GOAP and Utility AI in Grab n' Throw

Why don't we have both?

I’m working on a game where you throw stacks of your own team-mates in first-person, in various game-modes. I tried a few different approaches for player AI, but ended up settling on Utility for “what to do” and GOAP (Goal Oriented Action Programming) for “how to do it”. Each of these ( Utility AI and GOAP AI note) are worth watching videos on, they’re extremely cool.

Utility AI was popularised by Dave Mark, and was used in Guild Wars 2 (or an expansion). For each AI, each of it’s actions is scored on how useful it would be to perform at this moment, based on the world state, and custom multipliers/curves. The highest-scoring action is then performed. This is a beautiful system. You can cache the world-state values for multiple actions and AI, and the scoring is just multiplication and addition, so it’s very cheap. You can switch out multiplying against fixed weights for multiplying against a curve, which gives your AI designers much more elegant control. I found this works well for goals, or for non-complex AI, but falls down (for me) when trying to use it for each granular action a player-AI might use. Keeping all the different values (or strata of values) in your head to roughly control what happens, becomes difficult. I know that Dave delivers some custom GUIs with his implementations, which may reduce this problem (easy AI design is all about your tooling).

Enter GOAP AI. GOAP was popularised by Jeff Orkin in the 2005 videogame F.E.A.R. Simply: It’s A* pathfinding, except the destination is your desired world state, other nodes are intermediate world-states, and the edges are actions. This is the AI system that feels most right - when you use it, it feels like what you imagine AI design should feel like when you first started thinking about making videogames. Each world state is defined by a bunch of world properties and their state (bools are simplest but I’d like to see more complex systems like ints with comparisons). E.g. WS.HoldingAtLeast3 = False, WS.OverlappingGoal = False, and WS.Offside = False. Then you define your desired world state (e.g. WS.OverlappingGoal = True), your possible action (e.g. ThrowAtLeast3TowardsGoal), what each action requires (e.g. WS.HoldingAtLeast3 = True) and what it results in (e.g. WS.OverlappingGoal = True). On top of that you give each action a cost (e.g. default to 1, but e.g. PickUpAtLeast3 might have a cost of 3). You don’t need to manually chain these together - the GOAP planner will use the actions to find a path from the current world state to the target world state if it can, and use the length of the action chain and the costs to minimise the total cost (e.g. PickUpAtLeast3 => ThrowAtLeast3TowardsGoal).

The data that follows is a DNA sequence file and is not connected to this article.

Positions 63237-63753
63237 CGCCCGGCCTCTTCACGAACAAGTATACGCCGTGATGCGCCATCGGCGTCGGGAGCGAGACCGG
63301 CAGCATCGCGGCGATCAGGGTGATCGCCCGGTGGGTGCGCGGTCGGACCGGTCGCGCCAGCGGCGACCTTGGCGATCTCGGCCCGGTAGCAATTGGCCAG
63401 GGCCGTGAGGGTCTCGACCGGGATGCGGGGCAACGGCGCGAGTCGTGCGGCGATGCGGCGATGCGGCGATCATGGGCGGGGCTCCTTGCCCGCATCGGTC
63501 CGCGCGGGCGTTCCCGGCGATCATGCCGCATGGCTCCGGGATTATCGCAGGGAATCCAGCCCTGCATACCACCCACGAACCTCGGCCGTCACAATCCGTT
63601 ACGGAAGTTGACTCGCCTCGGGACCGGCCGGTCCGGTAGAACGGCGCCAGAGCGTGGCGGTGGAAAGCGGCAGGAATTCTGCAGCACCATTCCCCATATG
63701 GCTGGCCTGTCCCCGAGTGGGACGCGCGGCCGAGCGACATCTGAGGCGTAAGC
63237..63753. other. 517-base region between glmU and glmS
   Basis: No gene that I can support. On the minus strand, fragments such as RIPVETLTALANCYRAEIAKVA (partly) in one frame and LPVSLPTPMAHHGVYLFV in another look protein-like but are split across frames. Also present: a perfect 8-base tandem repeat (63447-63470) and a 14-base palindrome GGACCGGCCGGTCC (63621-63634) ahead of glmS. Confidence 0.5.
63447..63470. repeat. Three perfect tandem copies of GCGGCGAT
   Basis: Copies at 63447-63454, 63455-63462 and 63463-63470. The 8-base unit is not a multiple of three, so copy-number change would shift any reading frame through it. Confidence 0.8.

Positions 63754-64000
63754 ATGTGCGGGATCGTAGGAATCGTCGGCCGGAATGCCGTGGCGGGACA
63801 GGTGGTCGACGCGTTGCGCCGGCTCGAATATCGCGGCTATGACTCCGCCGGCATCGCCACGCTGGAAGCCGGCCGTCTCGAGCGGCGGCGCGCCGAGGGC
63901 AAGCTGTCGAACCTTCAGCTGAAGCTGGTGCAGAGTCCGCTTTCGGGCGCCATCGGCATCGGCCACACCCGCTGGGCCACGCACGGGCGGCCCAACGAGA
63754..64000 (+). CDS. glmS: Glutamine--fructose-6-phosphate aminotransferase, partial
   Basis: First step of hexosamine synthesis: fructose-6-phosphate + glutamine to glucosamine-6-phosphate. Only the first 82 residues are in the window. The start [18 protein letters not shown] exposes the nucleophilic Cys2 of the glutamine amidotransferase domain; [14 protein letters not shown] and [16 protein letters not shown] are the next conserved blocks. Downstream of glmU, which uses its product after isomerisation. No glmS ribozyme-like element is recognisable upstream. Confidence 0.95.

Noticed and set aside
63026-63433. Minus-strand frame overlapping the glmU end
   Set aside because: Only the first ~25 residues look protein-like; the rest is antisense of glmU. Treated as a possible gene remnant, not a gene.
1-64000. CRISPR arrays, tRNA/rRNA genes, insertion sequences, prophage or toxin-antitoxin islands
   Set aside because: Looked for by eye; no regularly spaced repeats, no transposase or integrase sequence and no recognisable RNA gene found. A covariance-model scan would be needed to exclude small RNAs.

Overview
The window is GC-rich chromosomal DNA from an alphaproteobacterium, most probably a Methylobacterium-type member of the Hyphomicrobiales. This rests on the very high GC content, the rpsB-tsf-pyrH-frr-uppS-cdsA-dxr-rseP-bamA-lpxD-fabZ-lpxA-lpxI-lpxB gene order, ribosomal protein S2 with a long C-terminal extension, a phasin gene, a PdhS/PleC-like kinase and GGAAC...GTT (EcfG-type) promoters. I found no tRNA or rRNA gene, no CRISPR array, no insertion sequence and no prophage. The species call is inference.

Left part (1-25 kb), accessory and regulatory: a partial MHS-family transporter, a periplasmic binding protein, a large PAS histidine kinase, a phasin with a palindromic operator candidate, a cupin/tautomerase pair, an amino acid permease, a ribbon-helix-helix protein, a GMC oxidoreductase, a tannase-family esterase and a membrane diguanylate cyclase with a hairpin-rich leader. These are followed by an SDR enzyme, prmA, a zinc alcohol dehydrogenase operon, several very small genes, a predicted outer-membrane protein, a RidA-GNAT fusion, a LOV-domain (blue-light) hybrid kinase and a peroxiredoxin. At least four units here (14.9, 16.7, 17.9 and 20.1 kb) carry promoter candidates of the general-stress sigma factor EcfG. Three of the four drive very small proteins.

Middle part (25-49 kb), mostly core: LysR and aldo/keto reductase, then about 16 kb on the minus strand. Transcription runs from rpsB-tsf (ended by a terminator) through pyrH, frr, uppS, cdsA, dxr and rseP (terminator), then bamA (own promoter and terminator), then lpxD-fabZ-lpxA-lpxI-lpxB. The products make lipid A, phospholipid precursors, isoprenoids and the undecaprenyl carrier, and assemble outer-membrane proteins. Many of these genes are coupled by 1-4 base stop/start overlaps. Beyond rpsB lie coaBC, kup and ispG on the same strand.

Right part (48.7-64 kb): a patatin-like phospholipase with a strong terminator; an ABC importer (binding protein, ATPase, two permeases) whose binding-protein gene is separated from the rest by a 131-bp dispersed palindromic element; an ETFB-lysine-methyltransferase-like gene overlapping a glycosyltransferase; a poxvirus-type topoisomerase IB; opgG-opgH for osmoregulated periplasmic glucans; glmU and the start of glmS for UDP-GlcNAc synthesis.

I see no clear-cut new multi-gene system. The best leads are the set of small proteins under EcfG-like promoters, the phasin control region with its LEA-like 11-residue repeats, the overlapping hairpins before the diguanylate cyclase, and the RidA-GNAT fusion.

I implemented the GOAP planner from scratch, based on all the readings and public reference implementations I could find, which greatly assisted my understanding of it. I initially tried using other people’s implementations but none of them fit exactly. Writing it myself, and just what I needed, made debugging a million times easier and let it fit the requirements better. I implemented A* in the process, but it’s not generic - It was easier for me to dedicate it fully to GOAP, instead of implementing an abstract A* machine with A* variable names then overriding for GOAP.

Debug output is the most critical thing to implement when creating game AI systems, and UE4 works well here: it has Visual Logger, which is a time-based log that you can scrub back-and-forth through, only seeing the logs from the tick you have selected. It also differentiates logs per actor, and supports verbosity levels. It’s compiled out of shipping games so it has no final performance impact either. This is where I solve all my “why can’t the planner find a path here” and “why is the planner picking that action” issues.

UE4 visual logger

Other tips: I still had issues going too granular with GOAP actions at the start, so I recommend keeping your actions as coarse as possible, and only going more granular when you need to. It’s still a tool that you use with your AI designer hat on, it doesn’t do everything on its own. But the power of being able to throw in a new goal, maybe one new action, and have the existing actions solve all the other prerequisites, is amazing. Defining world properties and states is a muuuuuuch lower mental load than using utilities for actions.

I wrote it all with performance in mind, and it seems to run fine. Basically lots of caching (each world property is only evaluated once per AI per tick then re-used, shared values are cached for all then re-used, etc); eliminating invalid paths early; and searching backwards from the goal instead of forwards from the current world state. I test the game with 4 AI players on an old i3 laptop processor from ~2016 without issue.

note The second talk in this video is wild. The extensions are incredible.


Hey, do you like videogames? If so please check out my game Grab n' Throw on Steam, and add it to your wishlist. One gamemode is like golf but on a 256 km^2 landscape, with huge throw power, powerups, and a moving hole. Another is like dodgeball crossed with soccer except instead of balls you throw stacks of your own teammates. And there's plenty more!

See full gameplay on Steam!

See also